In the end, people need to realise the following: no one will care about your career once your time is up. Not even you. You think your offsprings will care about that time you helped a complete stranger achieve success, a success you only get crumbs from? Probably not, but they will always remember the day you skipped an important event in their life in order to put in that extra effort for said stranger.

5 things corporations completely misunderstand

I’ve been out of the corporate world for almost a year now and this has allowed me time to look back into what exactly goes wrong in certain corporations with regards to their relationships with their employees. And while there are a great many things former employees might tell you is wrong with the corporation they won’t leave, I’m going to try to nail it down to 5 meta-things. By meta I mean ideas and terms that have a domino effect if implemented/understood wrong. So here it goes:

1. The definition of proactivity

Proactivity in its ACTUAL definition means to be aware of the fact that you are in charge of how a certain stimulus affects you. Proactive thinking is the opposite of reactive thinking, which basically means that you have no control over how a certain event influences you. A proactive thinker will think a traffic jam means more time to reflect on his goals or alternate routes for the future (or he realizes there is enough time for Bohemian Rhapsody to end without him having to sit in the car for a good 5 minutes). A reactive thinker will simply get annoyed at the traffic jam, because that is the normal reaction to a traffic jam.

So what in the name of dictionaries and self-development books do corporations think being proactive means? Even they are not sure. But from what I can gather, it involves a lot of “pick me for this task, boss” attitude, which is NOT a proactive attitude. This kind of attitude shows a whole host of other traits such as eagerness, ass-kissing for that raise or lack of experience because you’re a junior and want to get noticed, without a second thought as to what you’re getting yourself into.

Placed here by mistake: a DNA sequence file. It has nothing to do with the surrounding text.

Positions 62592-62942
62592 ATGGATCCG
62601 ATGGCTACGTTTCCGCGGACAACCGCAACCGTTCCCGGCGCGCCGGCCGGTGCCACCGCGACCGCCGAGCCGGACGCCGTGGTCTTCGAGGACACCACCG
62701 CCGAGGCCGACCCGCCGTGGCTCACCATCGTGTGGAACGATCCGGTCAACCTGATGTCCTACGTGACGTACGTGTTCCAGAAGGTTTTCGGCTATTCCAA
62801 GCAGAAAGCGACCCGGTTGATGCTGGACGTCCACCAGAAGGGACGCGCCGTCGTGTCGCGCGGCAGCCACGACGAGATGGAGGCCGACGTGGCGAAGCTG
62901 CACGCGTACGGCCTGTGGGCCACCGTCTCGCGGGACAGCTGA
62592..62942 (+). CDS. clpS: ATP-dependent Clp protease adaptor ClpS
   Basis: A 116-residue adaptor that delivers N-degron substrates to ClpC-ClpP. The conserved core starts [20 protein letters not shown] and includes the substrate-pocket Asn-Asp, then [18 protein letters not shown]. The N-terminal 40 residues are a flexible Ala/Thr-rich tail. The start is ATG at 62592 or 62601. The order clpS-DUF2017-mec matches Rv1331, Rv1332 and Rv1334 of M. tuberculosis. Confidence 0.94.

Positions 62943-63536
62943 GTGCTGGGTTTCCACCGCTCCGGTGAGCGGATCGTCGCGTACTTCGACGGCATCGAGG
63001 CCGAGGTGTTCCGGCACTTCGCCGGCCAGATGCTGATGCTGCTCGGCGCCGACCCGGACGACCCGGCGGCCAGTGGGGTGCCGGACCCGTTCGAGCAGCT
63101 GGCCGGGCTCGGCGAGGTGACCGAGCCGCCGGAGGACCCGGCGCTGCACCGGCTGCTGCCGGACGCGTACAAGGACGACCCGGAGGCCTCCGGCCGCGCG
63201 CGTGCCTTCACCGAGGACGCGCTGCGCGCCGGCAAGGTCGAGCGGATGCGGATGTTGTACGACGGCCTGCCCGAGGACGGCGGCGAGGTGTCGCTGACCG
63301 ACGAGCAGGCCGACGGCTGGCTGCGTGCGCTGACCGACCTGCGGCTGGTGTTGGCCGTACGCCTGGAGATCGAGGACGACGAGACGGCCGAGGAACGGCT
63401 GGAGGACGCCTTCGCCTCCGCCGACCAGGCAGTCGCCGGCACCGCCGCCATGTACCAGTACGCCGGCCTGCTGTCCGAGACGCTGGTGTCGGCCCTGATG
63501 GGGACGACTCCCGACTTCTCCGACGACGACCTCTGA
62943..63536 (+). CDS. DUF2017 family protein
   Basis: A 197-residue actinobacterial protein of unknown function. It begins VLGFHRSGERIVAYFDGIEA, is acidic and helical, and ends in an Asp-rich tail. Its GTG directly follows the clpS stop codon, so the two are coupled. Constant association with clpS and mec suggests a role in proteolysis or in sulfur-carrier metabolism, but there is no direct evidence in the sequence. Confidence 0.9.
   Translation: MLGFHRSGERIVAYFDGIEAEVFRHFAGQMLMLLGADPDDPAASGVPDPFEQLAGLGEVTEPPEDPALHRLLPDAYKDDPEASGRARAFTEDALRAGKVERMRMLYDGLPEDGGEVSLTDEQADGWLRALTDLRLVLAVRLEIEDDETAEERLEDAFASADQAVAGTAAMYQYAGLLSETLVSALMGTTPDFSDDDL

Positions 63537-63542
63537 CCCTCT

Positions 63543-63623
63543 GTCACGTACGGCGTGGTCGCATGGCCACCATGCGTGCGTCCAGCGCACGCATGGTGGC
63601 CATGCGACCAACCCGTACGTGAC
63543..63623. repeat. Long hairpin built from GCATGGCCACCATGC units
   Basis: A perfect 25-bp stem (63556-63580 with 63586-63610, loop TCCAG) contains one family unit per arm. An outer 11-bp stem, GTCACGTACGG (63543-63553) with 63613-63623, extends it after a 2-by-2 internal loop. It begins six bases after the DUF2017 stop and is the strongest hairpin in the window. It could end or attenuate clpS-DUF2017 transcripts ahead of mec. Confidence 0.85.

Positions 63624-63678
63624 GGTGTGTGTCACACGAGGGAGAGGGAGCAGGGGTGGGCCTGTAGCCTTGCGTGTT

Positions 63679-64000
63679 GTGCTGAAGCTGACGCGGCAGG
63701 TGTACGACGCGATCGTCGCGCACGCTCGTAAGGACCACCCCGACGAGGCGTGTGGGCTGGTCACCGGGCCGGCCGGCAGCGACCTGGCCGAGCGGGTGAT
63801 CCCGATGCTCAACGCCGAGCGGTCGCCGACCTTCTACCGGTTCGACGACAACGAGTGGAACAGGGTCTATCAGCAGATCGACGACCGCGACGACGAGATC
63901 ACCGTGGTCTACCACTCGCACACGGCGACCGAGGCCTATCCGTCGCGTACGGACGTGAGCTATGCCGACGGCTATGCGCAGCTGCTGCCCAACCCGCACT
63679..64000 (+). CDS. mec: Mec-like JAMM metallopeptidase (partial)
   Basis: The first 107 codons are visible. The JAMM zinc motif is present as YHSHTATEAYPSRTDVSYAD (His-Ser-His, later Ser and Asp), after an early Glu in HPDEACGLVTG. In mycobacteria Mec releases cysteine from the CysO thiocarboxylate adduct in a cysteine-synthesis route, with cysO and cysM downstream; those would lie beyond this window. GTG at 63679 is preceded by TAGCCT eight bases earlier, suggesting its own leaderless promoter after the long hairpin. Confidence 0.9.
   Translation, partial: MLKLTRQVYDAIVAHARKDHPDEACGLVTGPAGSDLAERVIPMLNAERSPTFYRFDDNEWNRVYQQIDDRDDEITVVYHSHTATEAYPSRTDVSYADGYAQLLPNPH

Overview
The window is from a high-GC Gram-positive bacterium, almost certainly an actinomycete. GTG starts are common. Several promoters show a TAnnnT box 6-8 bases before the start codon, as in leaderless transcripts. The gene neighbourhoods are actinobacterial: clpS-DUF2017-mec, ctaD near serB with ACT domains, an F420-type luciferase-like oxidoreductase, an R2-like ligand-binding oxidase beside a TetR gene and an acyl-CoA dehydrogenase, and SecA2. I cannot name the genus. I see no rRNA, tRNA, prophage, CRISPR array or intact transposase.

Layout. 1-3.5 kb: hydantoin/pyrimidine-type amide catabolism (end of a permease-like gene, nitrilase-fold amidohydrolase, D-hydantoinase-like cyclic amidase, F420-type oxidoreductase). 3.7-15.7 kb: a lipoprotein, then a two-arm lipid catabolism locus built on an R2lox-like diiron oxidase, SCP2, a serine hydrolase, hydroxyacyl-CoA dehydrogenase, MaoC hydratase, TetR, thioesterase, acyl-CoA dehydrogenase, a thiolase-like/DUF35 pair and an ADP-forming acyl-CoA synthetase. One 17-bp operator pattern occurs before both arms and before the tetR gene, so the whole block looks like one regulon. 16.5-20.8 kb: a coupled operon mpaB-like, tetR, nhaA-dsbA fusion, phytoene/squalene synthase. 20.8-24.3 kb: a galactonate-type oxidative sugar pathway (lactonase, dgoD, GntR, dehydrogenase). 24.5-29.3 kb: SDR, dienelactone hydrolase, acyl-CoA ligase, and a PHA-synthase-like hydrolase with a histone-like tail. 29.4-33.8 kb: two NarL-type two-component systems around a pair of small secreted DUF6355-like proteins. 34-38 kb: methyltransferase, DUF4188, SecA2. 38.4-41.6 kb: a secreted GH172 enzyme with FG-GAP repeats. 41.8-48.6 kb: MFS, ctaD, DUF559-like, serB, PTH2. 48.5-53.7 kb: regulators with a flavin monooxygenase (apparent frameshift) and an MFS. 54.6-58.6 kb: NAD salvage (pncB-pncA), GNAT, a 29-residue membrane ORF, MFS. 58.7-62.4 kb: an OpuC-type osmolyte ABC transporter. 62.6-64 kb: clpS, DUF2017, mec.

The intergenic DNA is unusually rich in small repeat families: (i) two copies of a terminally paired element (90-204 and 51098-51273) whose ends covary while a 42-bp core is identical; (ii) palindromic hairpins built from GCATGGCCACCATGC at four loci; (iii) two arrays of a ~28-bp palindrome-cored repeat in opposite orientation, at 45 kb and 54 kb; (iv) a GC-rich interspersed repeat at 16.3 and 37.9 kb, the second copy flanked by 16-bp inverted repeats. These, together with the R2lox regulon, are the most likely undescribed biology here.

2. The importance and use of a company culture

Corporations fall into 3 categories, 2 enormous ones and an outlier. The 2 enormous ones contain corporations that either have a company culture in place but hire people which represent the opposite of their values and the ones that have a cult, rather than a culture, in which you actually expect to be fired (or worse), for not adhering to any and all values and creeds and beliefs and so on. The outliers of course are the companies which have decent values, which are explained in detail and the management actually hires people who fit into the company culture.

As for the use, well…let’s just say I’ve seen corporations who only have the values because they’ve read it in a book. Company values are useful because they help you as a company decide what you stand for and what you want the people you hire to stand for and believe in…in normal amounts.

3. The importance of putting employees first

It’s like Richard Branson said. If you take good care of your employees, they will take good care of your customers. But if you treat your employees like what you wipe of your shoe, you really have to have a highway long amount of nerve to actually ask them to be nice to your customers. They don’t care about your customers and they will certainly not care about the image they project to them about your company if they are treated badly.

4. The importance of having an answer to WHY the company exists

Simon Sinek has a book called Start With Why. And while it’s way too Apple oriented for my taste, the ideas in it are genuinely good. If a company doesn’t have a purpose in this world (other than money), it will only attract people who have no direction and are only in it for the money. Results are important, but you always have to remember WHY you exist as a company. Having that answer will attract people who believe in the same goal as you and will yield greater results since the people who are working in your company believe in the same thing as you do, and motivation will always be there.

5. The values of employee input and transparency